Cost pressure chews up meat processing units in Telangana
Sreenivasa Rao Dasari
Reeling under turbulent pressure, goat and sheep meat abattoirs-cum-processing units in Telangana look to government support as low margins are evaporating their export potential. The sheep meat exporters are urging the state government to extend subsidy on feed to lower sheep prices in addition to offering turnover-based incentives. Meat exports from Telangana are declining by the day owing to higher production costs when compared to other states such as Karnataka.
Several abattoirs and meat processing units in Telangana are suffering from under capacity utilization owing to the supply shortage. Similarly, the goat and sheep meat export performance has also turned sluggish as poor price disparity make the local processing units uncompetitive in the global market, observes Mohammad Hasan, Managing Partner at Fresh N Frozen Food Tech Private Limited.
Speaking to The Dollar Business, Hasan said: “We want Telangana government to support sheep and goat meat processors and exporters. The mutton price in the local market is Rs 450-500 per kilogram and international market price in rupee terms is also hovering in the similar range. This makes exports unviable for us.”
Telangana state is planning to take up sheep and goat rearing in a major way and measures such as contractual farming as backward integration to the modern abattoirs for meat production are under active consideration.
Owners of meat processing units say that there’s good demand for Telangana goat and sheep meat in the international markets particularly in the Gulf region. Despite huge export potential, local meat processing units are unable to market in the global markets owing to the thin margins. This situation has forced the local processing units to concentrate on the domestic market only. Processing units like Fresh N Frozen Food Tech are upgrading and modernizing their facilities. Less than 5% of the meat is processed in the country and the remaining meat is sold in fresh or frozen forms.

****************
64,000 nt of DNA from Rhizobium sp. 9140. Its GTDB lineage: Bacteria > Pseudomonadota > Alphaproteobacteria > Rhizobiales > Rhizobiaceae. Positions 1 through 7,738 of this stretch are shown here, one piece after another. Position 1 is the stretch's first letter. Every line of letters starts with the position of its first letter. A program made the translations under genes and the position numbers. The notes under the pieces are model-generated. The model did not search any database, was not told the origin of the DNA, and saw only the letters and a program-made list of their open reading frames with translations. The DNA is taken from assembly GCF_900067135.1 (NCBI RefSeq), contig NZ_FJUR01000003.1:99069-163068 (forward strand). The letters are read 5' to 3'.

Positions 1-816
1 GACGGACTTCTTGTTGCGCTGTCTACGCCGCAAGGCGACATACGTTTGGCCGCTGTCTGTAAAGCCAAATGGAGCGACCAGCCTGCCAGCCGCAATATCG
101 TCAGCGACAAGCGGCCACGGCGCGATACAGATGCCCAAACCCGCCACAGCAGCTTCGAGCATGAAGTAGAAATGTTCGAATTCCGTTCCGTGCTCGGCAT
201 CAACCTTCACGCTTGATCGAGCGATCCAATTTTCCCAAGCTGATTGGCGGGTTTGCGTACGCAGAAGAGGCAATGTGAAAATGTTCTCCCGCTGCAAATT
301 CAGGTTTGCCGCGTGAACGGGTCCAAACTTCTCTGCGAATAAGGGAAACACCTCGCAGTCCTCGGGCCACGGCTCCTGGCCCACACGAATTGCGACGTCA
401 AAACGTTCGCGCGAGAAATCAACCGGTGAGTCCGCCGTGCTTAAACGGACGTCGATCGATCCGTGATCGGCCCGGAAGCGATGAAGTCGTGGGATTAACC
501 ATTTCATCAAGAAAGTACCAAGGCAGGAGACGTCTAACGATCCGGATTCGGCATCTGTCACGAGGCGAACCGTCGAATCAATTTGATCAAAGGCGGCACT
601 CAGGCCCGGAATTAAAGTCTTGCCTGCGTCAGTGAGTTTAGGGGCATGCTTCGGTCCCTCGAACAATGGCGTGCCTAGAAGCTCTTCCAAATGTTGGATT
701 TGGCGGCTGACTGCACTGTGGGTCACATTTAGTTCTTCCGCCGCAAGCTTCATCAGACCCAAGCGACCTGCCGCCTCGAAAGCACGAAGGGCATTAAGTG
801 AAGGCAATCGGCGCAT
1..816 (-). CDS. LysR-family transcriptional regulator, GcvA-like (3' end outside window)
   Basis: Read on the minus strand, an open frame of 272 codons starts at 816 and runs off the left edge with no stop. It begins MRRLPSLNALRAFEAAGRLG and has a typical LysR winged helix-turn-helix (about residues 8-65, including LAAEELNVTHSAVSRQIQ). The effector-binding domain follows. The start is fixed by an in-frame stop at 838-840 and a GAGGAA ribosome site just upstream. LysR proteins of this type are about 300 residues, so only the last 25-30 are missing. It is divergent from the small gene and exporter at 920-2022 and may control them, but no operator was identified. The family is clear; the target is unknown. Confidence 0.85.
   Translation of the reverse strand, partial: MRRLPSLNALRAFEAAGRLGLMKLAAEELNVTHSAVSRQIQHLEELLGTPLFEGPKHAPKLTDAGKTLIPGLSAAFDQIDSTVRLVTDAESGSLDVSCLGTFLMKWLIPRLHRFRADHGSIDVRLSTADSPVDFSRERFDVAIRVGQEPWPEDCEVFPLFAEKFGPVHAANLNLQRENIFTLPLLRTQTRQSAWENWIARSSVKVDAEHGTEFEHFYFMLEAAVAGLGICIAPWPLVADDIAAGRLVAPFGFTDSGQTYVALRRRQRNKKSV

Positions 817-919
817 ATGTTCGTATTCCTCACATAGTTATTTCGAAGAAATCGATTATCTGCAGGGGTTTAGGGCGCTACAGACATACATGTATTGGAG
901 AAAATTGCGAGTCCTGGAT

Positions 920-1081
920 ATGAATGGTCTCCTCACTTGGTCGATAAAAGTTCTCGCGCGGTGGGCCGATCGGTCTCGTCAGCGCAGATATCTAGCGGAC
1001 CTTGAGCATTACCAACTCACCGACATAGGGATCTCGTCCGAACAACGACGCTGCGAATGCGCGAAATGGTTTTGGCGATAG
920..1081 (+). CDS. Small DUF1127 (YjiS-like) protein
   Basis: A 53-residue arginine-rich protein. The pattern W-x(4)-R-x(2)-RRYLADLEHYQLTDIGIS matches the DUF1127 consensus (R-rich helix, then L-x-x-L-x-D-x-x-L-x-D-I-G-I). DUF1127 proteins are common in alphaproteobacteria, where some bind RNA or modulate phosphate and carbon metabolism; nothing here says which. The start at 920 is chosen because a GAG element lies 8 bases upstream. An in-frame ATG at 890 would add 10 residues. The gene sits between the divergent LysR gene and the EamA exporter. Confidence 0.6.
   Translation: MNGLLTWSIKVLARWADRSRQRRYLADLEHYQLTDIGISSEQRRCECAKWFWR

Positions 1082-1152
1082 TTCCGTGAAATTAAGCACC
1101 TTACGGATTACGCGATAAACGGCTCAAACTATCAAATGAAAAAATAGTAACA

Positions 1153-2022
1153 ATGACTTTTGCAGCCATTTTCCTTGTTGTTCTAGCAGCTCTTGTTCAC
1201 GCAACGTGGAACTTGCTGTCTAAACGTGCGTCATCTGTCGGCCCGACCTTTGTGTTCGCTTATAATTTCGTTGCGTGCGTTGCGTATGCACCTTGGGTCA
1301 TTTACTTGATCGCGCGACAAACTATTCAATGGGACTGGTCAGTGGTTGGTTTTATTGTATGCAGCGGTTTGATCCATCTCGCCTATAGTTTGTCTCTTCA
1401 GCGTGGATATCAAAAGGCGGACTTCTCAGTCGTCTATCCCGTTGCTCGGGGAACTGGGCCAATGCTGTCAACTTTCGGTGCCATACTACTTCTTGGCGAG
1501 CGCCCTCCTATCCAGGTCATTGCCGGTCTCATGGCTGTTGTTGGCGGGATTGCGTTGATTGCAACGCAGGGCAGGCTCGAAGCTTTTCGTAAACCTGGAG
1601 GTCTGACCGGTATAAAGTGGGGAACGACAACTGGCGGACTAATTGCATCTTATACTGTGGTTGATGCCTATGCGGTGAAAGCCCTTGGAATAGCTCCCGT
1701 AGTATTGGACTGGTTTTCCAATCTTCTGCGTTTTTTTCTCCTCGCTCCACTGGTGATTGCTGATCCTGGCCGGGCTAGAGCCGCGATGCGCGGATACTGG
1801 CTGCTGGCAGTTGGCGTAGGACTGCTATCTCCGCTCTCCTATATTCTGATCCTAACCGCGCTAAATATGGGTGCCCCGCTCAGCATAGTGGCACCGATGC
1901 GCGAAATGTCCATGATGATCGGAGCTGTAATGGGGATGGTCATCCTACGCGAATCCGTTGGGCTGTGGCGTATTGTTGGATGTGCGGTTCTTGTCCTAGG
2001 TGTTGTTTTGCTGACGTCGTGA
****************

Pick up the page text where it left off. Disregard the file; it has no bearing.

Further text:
Hasan further explains, “We’re concentrating on making our processing facilities more hygienic and clean. We have two abattoirs cum processing facilities in Hyderabad. The combined capacity of plants 2,000 sheep per day, but unable to utilize even 5% of the capacity due to non-availability of enough sheep and goat. We’re utilizing the plant capacity just to cater to the requirements of the domestic market only.”
The latest announcement on transforming the state into a major sheep and goat meat exporter by the Telangana Chief Minister K Chandrasekhar Rao (KCR) has brought cheer to the meat processers. KCR said that development of fisheries and sheep rearing would play a major role in revamping the rural economy in the State. KCR has Constituted a Cabinet sub-committee to chart plans to explore export opportunities. Animal Husbandry Minister Talasani Srinivas Yadav is heading the sub-committee on sheep and goat rearing.
Over 29 lakh families in the State are engaged in livestock sector for their livelihood. The value of livestock produce is estimated to be Rs 12,403 crore and the segment contributes 4.86% to GSDP, according to the 2010-11 data. The State government has undertaken a study on number of people engaged in goat and sheep rearing and export-related activity.
India’s goat and sheep meat exports (HS code: 0204) were $78 mn during April-October of 2016-17 fiscal as against the $127.69 mn in 2015-16 financial year. The exports were $134.50 mn in 2014-15 as the volume declined to 21,636MT in FY-16 from 22,828MT. UAE, Saudi Arabia, Qatar, Kuwait, Oman and Bahrain account for over 90% of sheep and goat meat exports.
Considering the important role of goat and sheep farming that can contribute to rural development, the Telangana government is in the process of transforming this segment. Though a concrete plan is still in the making, the government is working on some initiatives to promote quality labels and innovative products for cheese, meat and fibres in an eco-friendly environment across the State.
Apeda, the industry body, says that the share of Indian meat exports in the world market is less than 2%. Overcrowding of food animals during transport resulting in inferior meat quality. The other problems include lack of sufficient cold chain infrastructure and non-availability of good quality livestock in the open market.
Rajasthan, Jammu & Kashmir, Uttar Pradesh, Gujarat, hilly regions of North India and eastern Himalayas contribute the most to the meat production in the country.